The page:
Radical shake-up for Davis Cup gets approval

World tennis chiefs on Thursday approved a radical Davis Cup revamp championed by Barcelona star Gerard Pique that will overhaul the 118-year-old competition, condensing the annual worldwide showpiece into an 18-team, week-long event.

The makeover to one of sport's most famous and oldest global men's team tournaments has been a contentious issue within tennis but the ITF's plans to stage a World Cup-style tournament from 2019 received the necessary two-thirds majority from its 210 member nations.

The competition will begin with 24 teams playing home-or-away matches in February, with the 12 winners moving to the finals.

The ITF announced in February that it would be revamping the Davis Cup following a new deal with investment group Kosmos, founded and run by Spanish worldwide footballer Gerard Pique and backed by Rakuten chief executive Hiroshi Mikitani. "The Davis Cup is dead and part of the history of our sport vanishes for a fistful of dollars".

The U.S. Tennis Association was among the national federations that backed the changes.

The finals - to be staged in Madrid or Lille from 18 to 24 November - would be a round-robin format before a knockout phase, with matches consisting of two singles and one doubles rubber.

Added Aussie tennis legend John Newcombe: "Unfortunately their plan is a recipe for the death of the Davis Cup as we know it".

"Very disappointing to hear that the new Davis Cup proposal was passed today".

"I think Davis Cup has untapped potential", Pique said.

The finals would feature two singles matches and one doubles match each day, all cut to best-of-three sets.

The ITF believes this format will be more attractive to elite players who often pass on competing for their countries because of a crowded schedule. Next up on Auger-Aliassime's Canadian tennis checklist is to play in a Davis Cup final match on home soil.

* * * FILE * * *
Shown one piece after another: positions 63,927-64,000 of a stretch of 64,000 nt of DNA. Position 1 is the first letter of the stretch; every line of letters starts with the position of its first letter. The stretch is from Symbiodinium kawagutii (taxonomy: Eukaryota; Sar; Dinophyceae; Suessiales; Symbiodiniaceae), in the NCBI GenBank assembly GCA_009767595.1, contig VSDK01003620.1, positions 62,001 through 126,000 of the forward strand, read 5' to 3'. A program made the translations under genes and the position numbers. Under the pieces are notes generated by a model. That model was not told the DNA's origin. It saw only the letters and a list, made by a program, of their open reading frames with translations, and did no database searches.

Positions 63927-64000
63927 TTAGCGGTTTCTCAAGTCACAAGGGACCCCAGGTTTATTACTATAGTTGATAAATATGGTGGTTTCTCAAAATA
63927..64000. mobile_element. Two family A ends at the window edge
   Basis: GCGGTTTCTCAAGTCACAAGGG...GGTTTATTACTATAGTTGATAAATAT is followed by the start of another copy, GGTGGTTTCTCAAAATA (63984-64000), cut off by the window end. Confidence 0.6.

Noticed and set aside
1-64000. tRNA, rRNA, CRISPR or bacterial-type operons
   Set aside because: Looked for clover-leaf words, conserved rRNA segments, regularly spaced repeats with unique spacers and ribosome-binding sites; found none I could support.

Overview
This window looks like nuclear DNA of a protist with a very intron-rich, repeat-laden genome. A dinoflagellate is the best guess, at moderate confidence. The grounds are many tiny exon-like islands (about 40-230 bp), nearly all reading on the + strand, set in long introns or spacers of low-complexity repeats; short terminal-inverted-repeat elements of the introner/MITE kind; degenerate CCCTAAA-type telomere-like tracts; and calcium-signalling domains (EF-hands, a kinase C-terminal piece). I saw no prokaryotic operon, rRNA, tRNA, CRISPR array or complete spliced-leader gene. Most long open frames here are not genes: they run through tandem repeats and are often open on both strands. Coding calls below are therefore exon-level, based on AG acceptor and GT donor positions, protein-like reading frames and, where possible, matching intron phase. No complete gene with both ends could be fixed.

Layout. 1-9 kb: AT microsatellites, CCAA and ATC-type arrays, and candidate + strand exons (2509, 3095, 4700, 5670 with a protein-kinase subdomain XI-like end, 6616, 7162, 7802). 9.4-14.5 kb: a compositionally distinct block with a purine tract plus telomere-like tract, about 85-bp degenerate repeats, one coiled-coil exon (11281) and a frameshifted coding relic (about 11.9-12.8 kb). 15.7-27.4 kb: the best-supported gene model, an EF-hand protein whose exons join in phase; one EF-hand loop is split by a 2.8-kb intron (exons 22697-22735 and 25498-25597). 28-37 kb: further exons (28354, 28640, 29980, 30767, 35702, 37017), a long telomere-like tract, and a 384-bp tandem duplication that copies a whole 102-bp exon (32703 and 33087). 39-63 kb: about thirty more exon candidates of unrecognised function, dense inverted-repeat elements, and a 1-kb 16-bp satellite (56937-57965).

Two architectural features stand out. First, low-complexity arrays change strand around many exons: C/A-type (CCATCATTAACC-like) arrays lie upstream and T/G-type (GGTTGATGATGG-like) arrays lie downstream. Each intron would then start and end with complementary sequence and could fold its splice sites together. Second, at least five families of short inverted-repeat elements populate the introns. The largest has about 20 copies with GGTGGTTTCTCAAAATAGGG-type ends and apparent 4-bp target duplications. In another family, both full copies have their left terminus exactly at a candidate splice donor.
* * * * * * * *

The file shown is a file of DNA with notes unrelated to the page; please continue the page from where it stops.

What is the current format and how will it change?

In 203 characters, the Australian, the 1987 Wimbledon champion and two-time Davis Cup champion, summed up the thoughts of many in the tennis world who were left shocked by the International Tennis Federation's recent vote.

"This is the beginning of a new stage that guarantees the pre-eminent and legitimate place that the Davis Cup should have as a competition for national teams while adapting to the demands of this professional sport at the highest level", Pique said in a statement.

Despite the farcical state of affairs, Australia could be forced to play the apparently redundant clay-court tie from September 14-16 - the weekend after the US Open - or risk being fined by the ITF or potentially suspended and docked world team rankings points. Current world number one Rafael Nadal and former number one Novak Djokovic are among the players in support of the reforms.

"Reform is vital for the competition but this proposal takes away too much of what makes the Davis Cup unique and special. the ITF now has a major responsibility to ensure the great heritage and prestige of the competition is somehow retained in this new version of Davis Cup".

There, they will join the four semi-finalists of the previous year, who will not have to play in February, and two wildcards that will be announced before the draw for the qualifying round.

  • Stacy Allen